2. ^ a b c "World Association of Community Radio Broadcasters". Dakar Symposium 2003. UNESCO. Retrieved 13 May 2015. 
  3. ^ "The World Social Forum in Tunis and the World Forum for Free Media". fms2015.org. World Social Mondial. Retrieved 13 May 2015. 
  4. ^ a b "AMARC: World Association of Community Radio Broadcasters Joins BDS Movement". usacbi.org. US Campaign for the Academic and Cultural Boycott of Israel. Retrieved 13 May 2015. 
  5. ^ a b c "What is community radio?" (PDF). amarc.org. World Association of Community Broadcasters. Retrieved 13 May 2015. 
  6. ^ "Rights to Radio Spectrum". Public Sphere Project. Douglas Schuler. Retrieved 13 May 2015. 
  7. ^ "Bangalore Declaration" (PDF). caluniv.ac.in. University of Calcutta. Retrieved 13 May 2015. 
  8. ^ a b Nafiz, A. Z. (2012). Reaching the community through community radio: readjusting to the new realities: a case study investigating the changing nature of community access and participation in three community radio stations in three countries, New Zealand, Nepal and Sri Lanka.
  9. ^ Rhonda, Dr Jolly. "Media of the people: broadcasting community media in Australia". Parliament of Australia. Australian Government. Retrieved 13 May 2015.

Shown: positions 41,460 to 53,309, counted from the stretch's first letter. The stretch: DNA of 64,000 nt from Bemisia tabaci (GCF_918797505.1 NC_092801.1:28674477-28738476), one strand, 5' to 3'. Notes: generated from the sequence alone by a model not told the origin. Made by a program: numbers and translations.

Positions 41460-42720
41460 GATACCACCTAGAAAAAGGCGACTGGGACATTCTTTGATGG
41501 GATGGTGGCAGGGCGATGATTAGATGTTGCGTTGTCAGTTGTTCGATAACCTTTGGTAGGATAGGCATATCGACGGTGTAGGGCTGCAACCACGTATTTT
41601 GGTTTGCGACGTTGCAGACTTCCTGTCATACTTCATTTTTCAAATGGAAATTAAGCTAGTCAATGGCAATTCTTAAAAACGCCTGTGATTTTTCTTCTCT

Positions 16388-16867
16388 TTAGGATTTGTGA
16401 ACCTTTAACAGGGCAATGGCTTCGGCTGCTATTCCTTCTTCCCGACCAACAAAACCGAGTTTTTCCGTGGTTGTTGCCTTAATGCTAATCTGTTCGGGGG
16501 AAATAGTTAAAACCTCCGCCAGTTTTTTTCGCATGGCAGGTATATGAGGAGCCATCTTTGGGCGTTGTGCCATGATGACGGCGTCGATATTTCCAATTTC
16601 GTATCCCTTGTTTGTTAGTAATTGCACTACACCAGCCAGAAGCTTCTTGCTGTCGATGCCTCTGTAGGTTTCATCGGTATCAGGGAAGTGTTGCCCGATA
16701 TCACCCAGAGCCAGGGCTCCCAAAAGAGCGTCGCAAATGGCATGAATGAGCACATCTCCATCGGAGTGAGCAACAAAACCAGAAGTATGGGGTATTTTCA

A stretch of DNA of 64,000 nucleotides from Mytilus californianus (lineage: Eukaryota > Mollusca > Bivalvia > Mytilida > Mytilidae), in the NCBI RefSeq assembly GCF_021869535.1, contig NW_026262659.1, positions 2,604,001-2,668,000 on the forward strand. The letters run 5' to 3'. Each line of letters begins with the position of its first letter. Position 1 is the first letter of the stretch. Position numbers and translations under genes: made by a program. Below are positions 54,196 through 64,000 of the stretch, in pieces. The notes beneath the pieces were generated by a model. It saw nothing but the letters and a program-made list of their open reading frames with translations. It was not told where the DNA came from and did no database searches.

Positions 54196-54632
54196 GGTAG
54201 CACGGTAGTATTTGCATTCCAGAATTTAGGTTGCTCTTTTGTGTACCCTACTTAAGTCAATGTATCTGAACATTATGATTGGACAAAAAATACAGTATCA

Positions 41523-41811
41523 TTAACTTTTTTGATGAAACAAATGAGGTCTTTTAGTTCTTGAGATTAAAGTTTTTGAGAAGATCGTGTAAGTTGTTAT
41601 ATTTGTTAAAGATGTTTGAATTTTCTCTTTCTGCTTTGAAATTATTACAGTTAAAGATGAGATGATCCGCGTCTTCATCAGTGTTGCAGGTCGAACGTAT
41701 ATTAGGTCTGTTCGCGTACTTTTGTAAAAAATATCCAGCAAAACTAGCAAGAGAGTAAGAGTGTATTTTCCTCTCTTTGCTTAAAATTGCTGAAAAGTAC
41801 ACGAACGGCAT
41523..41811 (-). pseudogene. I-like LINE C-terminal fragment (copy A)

10. ^ "Against the Odds: Community Access Radio Broadcasting". otago.ac.nz. University of Otago. Retrieved 13 May 2015. 
  11. ^ "Help rebuild the community radio network of Nepal". amarc.org. World Association of Community Radio Broadcasters. Retrieved 13 May 2015. 
  12. ^ "FAO and the World Association of Community Radio Broadcasters launch regional virtual consultations". fao.org. Food and Agriculture Organization. Retrieved 13 May 2015. 
  13. ^ "IYS2015 - Stories from the soils: an audio series". amarc.org. World Association of Community Radio Broadcasters. Retrieved 13 May 2015. 
  14. ^ a b "World Association of Community Radio Broadcasters (AMARC)" (PDF). World Summit on the Information Society. ITU. Retrieved 13 May 2015. 
  15. ^ "Tunis Conference". amarc.org. World Association of Community Radio Broadcasters. Retrieved 13 May 2015. 

External links[edit]